The breakdown of a marriage is the catalyst for a divorce, the legal proceedings are the challenging mid-section, and the divorce settlement is the final act which allows both parties go their separate ways with a share of the marital assets.
When it comes to divorce, there are many different aspects to consider and discuss with your family lawyer, but one of the most commonly asked questions is “what am I entitled to in a divorce settlement?” For some, this line of questioning may feel a bit money-hungry, but the truth is, the outcome of your divorce settlement will directly impact the rest of your life — both the short and long-term.
So, if you’re wondering “what am I entitled to in a divorce?”, here are a few essential things to know.
What Are Marital Assets?
Matrimonial assets, commonly known as marital assets, are the financial assets you and your spouse have accumulated throughout your marriage. Marital assets can include any of the following:
- Family home
- Other properties
- Money in bank accounts
- Furniture & belongings
- Stocks, bonds, trusts and mutual funds
- Business assets
Are Marital Assets Split down the Middle?
It is a common misconception that marital assets are split equally between you and your spouse in a divorce settlement — however, a 50/50 split is generally a starting point for the court to work with. The court aims to divide your assets in a manner both equal and fair — which, in many cases, doesn’t necessarily mean 50% each.
The court will consider the following factors:
- The needs of each party. If one spouse is deemed to be in a financially weaker situation, they may be awarded more as part of a fair settlement.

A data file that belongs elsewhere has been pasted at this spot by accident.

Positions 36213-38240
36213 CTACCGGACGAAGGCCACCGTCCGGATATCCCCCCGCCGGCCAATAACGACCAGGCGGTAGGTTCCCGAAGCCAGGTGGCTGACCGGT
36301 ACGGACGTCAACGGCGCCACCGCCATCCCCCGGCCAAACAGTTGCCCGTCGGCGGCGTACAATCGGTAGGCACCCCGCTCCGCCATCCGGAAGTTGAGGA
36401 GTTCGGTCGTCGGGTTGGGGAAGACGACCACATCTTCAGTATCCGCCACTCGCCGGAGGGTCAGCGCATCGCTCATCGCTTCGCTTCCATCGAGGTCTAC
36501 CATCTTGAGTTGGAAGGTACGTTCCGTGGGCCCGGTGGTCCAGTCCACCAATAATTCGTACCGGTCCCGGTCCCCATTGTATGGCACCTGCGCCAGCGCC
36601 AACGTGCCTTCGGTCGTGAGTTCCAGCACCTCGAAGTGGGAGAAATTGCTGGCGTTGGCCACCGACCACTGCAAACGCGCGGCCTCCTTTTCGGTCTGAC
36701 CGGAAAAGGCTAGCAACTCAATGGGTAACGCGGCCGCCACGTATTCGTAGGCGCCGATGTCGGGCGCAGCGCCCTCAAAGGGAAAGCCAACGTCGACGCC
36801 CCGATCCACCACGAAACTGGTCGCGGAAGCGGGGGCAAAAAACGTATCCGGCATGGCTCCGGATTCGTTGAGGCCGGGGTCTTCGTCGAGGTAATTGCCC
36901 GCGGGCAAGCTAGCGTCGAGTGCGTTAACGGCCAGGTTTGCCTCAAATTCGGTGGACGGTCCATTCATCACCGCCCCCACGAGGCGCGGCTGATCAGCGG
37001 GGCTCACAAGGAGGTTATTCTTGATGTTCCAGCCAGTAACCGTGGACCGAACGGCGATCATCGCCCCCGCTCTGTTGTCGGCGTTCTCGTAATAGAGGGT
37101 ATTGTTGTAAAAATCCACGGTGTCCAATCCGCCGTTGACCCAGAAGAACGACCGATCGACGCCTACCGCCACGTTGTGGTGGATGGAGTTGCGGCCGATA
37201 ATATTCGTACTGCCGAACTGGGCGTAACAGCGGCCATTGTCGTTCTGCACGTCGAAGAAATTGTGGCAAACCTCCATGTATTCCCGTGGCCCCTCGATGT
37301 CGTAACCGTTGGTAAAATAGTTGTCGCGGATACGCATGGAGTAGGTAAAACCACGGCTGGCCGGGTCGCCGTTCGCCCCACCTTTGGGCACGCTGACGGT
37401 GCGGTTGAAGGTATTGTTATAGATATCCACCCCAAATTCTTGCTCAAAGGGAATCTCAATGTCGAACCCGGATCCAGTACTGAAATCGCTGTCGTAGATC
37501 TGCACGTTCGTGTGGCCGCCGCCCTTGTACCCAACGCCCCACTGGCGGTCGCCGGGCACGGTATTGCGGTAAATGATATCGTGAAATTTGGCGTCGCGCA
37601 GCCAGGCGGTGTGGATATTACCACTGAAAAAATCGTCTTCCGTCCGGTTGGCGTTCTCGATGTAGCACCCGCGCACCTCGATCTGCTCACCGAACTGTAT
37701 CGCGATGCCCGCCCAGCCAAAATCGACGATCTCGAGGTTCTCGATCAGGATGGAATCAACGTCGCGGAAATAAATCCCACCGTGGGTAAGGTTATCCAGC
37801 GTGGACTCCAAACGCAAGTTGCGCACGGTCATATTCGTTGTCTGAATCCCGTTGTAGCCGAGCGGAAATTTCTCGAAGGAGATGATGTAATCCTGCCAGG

- Future earnings. A spouse who has sacrificed future earnings and career progression to care for children may be awarded more capital to support their post-divorce lifestyle.
- Child custody. If you are responsible for caring for children, you may be awarded a larger share to ensure they are well looked after.
Courts will do their utmost to split matrimonial assets equally — however, they will establish what can be considered “equal” based on your particular circumstances.
How is the Family Home Divided?
For most divorcing couples, the family home tends to be the most significant asset in the divorce settlement. Deciding what happens to the property can be one of the biggest causes of stress and hostility — so it is vital to understand how a family home is divided in a divorce.
A separating couple will usually terminate cohabitation before the divorce proceedings, and so will consider one of the following options:
- Sell and Split. This is where both parties move out and sell the family home. The money — if sufficient — will then be split between each party to buy another property.
- Buying Out. One spouse can buy the other out of the property to become the sole owner.
- Transfer Value. This consists of one spouse transferring some of the property value to the other. The departing spouse will no longer own the property but will maintain a stake in the value of the home. If the property is sold at a later date, they will receive a percentage.
- Leave Ownership Unchanged. This involves one spouse continuing to live in the house, but the ownership of the property remaining shared.
- Mesher Order. This is exclusive to England and Wales and involves postponing the sale of the property until a later date, for example, when the youngest child moves out. The court will then divide the sale value of the property as it sees fit.
Will Grounds for Divorce Affect the Divorce Settlement?
It is unlikely the grounds for divorce will play a part or have any influence over the outcome of a financial settlement — even adultery or unpleasant behaviour. With that said, exceptions can be made in cases of extreme circumstances and behaviour — such as domestic violence or abuse. Another example is where one spouse squanders money or sabotages matrimonial assets in some way.
Want to know more about divorce settlements? Get in touch with our team of specialist family lawyers today to schedule a FREE no obligation consultation.